Diagnosis of Head Lice Infestations: An Evidence-Based Review
Identifiers and Pagination:Year: 2010
First Page: 69
Last Page: 71
Publisher ID: TODJ-4-69
Article History:Received Date: 28/09/2009
Revision Received Date: 05/02/2010
Acceptance Date: 10/02/2010
Electronic publication date: 14/7/2010
Collection year: 2010
open-access license: This is an open access article distributed under the terms of the Creative Commons Attribution 4.0 International Public License (CC-BY 4.0), a copy of which is available at: https://creativecommons.org/licenses/by/4.0/legalcode. This license permits unrestricted use, distribution, and reproduction in any medium, provided the original author and source are credited.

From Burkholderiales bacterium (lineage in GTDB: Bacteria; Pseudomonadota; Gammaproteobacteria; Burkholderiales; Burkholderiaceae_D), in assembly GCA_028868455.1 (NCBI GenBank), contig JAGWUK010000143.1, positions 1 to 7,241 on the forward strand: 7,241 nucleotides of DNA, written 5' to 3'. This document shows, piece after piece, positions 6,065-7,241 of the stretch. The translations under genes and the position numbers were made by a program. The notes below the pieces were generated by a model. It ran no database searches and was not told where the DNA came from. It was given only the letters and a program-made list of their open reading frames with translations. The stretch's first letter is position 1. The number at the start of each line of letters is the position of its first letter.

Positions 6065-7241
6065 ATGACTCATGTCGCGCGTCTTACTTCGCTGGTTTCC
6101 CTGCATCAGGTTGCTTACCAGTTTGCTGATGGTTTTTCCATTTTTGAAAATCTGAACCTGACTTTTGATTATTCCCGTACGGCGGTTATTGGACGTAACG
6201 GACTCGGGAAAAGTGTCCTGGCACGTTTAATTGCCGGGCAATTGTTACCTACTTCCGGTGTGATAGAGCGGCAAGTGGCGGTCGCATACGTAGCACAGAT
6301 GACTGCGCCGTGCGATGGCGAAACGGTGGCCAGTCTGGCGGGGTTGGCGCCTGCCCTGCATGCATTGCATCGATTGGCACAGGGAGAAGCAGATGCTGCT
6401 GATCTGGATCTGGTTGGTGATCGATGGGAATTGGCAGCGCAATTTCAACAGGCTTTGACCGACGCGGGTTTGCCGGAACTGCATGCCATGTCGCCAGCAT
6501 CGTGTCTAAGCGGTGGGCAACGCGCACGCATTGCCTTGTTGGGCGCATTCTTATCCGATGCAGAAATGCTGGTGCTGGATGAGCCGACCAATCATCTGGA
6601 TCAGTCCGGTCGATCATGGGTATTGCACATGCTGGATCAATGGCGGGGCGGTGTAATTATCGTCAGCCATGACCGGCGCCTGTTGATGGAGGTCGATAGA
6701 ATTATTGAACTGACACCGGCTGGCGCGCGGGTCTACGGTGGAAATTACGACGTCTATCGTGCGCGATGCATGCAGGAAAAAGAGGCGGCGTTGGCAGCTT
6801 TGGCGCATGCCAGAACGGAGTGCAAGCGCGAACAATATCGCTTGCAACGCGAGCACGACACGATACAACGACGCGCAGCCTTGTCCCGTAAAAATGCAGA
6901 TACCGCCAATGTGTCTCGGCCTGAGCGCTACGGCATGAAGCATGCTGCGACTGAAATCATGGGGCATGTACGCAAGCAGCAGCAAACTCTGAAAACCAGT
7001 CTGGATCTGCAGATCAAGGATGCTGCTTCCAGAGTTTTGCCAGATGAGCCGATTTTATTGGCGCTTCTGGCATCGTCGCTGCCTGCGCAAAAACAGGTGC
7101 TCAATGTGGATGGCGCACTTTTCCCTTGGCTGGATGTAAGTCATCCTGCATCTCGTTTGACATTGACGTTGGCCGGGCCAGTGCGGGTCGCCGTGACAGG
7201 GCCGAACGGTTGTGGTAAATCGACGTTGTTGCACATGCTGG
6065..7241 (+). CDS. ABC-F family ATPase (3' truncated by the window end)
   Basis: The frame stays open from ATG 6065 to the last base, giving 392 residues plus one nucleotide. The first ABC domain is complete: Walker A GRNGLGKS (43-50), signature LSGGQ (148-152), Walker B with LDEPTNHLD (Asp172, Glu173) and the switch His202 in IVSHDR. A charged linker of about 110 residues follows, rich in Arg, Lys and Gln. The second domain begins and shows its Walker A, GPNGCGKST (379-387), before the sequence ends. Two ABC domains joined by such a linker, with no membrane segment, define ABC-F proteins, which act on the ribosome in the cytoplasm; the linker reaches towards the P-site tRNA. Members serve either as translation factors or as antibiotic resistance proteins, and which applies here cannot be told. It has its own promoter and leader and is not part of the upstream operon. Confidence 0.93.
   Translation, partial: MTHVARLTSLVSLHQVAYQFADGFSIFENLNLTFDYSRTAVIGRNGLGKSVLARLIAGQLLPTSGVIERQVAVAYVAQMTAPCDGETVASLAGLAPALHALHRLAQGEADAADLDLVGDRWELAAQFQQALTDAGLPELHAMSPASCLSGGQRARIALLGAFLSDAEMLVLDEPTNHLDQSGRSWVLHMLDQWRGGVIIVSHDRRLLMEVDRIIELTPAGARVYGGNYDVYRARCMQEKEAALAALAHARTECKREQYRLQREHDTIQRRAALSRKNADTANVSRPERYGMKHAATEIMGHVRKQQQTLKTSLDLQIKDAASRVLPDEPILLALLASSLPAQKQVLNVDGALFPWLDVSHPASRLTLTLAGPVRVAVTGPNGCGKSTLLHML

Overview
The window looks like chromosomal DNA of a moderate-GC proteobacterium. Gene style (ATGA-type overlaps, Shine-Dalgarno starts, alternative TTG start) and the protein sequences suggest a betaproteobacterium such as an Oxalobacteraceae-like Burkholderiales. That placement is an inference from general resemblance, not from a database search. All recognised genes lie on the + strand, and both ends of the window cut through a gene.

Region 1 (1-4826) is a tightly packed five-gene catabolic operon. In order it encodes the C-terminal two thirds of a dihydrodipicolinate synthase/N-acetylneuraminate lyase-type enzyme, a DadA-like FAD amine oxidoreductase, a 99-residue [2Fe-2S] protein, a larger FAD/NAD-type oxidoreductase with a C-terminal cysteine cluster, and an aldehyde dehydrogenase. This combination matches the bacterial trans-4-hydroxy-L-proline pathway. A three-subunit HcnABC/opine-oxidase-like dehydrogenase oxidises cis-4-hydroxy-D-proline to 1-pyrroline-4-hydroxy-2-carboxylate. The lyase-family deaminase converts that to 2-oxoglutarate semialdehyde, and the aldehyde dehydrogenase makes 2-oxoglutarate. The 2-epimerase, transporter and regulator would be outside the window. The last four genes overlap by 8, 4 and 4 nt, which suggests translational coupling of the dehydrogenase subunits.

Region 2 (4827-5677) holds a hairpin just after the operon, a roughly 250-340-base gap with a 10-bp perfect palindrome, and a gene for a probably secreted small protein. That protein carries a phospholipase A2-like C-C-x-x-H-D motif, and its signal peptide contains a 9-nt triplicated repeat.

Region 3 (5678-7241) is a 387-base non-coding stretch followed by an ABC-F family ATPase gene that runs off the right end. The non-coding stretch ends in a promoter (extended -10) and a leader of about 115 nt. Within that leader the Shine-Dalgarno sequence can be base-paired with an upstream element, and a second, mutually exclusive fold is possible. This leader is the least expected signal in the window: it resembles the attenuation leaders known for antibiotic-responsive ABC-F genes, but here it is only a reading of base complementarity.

The diagnosis of head lice infestation is made through visual inspection of the hair and the scalp or by dry/wet combing. The choice of the method essentially depends whether the examiner aims at the detection of active infestation – presence of trophic stages and/or viable eggs 7ndash; or wants to identify a historical infestation (presence only of nits/dead eggs). For the latter purpose, visual inspection of the hair at five predilection sites (temples, behind the ears, neck) is the method of choice (sensitivity 80% - 90%). The optimal method for the diagnosis of active head lice infestation is wet combing with a sensitivity ≥ 90%, even in children with a low infestation intensity. In resource-pour settings, where pediculosis capitis is very common and infestation intensity is high, self-diagnosis by affected individuals or their caretakers is an accurate alternative.